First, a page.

“I’ve always been a speed guy,” 61-year-old Skip Frye admits matter-of-factly.

“It’s a whole different ball game. It’s a glide. It’s a feeling,” says Chris Christenson, a 30-year-old shaper who’s been mentored by Frye, both discussing the merits of the Fish, the storied board design that has become a San Diego legacy.

The two shapers, separated by 30 years of surfboard innovation, are sitting in Frye’s San Diego factory discussing a sublimated link in the evolution of the surfboard.

The board in question is short, wide, flat and fat with a pair of twin keel fins, and a broad, split tail. It looks like some aquatic animal that evolved for survival in dual environments. But, as Frye contends, the true “Fish” is the one surfboard created in the heat of the ’60s shortboard revolution that, while having changed little in design over the years, remains completely relevant to today’s surfing. For the simple reason that, unlike many other less integral designs, the alteration of any of its original parts entirely changes the animal.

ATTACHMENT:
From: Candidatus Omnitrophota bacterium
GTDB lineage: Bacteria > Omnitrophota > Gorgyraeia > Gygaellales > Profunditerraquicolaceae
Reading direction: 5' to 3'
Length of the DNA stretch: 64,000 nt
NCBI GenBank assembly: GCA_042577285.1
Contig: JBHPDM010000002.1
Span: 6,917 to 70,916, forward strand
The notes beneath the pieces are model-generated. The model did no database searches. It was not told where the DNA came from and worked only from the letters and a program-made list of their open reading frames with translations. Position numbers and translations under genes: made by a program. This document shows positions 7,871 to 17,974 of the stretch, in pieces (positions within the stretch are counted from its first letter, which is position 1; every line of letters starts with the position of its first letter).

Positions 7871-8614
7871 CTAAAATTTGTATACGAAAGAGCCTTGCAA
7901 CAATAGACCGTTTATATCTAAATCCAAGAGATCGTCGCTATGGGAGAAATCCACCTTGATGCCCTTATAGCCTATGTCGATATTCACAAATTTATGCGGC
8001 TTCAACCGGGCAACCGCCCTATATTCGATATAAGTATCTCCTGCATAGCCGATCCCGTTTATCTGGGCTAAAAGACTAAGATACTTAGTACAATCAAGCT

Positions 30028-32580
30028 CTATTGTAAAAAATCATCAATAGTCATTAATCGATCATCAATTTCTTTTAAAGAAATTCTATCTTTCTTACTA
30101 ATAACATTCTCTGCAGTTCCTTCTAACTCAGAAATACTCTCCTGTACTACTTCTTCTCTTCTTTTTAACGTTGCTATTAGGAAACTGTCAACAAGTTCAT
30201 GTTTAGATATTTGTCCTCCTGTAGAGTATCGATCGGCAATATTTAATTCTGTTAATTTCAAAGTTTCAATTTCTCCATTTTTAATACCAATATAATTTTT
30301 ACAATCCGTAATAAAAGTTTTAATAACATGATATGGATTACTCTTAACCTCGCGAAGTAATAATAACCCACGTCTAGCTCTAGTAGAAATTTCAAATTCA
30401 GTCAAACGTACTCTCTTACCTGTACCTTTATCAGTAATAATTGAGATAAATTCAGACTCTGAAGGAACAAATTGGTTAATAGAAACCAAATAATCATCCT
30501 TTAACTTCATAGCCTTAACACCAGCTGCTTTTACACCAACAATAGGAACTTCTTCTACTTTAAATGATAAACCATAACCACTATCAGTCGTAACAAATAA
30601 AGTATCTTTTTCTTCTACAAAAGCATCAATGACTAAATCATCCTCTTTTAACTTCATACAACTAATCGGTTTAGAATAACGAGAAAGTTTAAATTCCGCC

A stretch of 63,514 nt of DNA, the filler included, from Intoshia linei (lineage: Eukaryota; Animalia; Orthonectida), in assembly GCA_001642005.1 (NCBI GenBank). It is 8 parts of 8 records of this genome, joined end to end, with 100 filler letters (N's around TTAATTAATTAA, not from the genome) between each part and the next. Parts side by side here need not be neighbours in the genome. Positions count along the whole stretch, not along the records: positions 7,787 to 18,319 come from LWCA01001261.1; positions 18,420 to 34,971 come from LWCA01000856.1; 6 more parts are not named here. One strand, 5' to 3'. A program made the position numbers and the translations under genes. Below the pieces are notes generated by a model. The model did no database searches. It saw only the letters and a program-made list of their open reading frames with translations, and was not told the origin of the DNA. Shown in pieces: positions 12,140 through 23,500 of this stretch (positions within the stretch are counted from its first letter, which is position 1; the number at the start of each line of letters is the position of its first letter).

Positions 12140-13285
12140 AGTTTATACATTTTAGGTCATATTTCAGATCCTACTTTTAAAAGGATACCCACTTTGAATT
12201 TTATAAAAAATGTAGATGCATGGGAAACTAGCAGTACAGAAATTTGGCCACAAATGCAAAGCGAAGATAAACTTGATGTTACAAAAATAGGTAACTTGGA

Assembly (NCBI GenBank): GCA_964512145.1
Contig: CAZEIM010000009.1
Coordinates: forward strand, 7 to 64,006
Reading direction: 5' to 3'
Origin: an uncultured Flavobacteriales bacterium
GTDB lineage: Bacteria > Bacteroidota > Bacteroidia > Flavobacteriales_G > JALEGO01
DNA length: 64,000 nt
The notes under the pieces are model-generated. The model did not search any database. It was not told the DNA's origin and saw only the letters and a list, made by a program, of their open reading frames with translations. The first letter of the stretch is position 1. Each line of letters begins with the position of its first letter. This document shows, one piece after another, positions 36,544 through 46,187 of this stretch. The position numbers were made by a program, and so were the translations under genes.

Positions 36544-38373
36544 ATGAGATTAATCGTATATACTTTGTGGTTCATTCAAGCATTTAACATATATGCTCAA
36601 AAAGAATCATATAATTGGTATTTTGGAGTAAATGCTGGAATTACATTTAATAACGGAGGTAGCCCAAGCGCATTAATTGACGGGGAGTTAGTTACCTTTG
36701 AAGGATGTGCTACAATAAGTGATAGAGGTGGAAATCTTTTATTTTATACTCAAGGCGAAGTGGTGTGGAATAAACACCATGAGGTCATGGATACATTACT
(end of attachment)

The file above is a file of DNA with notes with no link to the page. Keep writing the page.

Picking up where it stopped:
Few surfboard designs have inspired the emotional attachment as the Fish (and despite the loose use of the moniker to describe the popularity of short, wider hybrid thrusters, these are definitely not Fish). Passionate San Diego shapers and surfers have long guarded the Fish design as possessively as the localized Sunset Cliffs wave where it was born. And they’re adamant about the dimensions of the real thing. Says Larry Gephart, originator of the Fish’s classic laminated wood keel fin, “Anything less than 9.5 inches from pin to pin, you’ve turned it into a swallow tail and it loses the feeling.”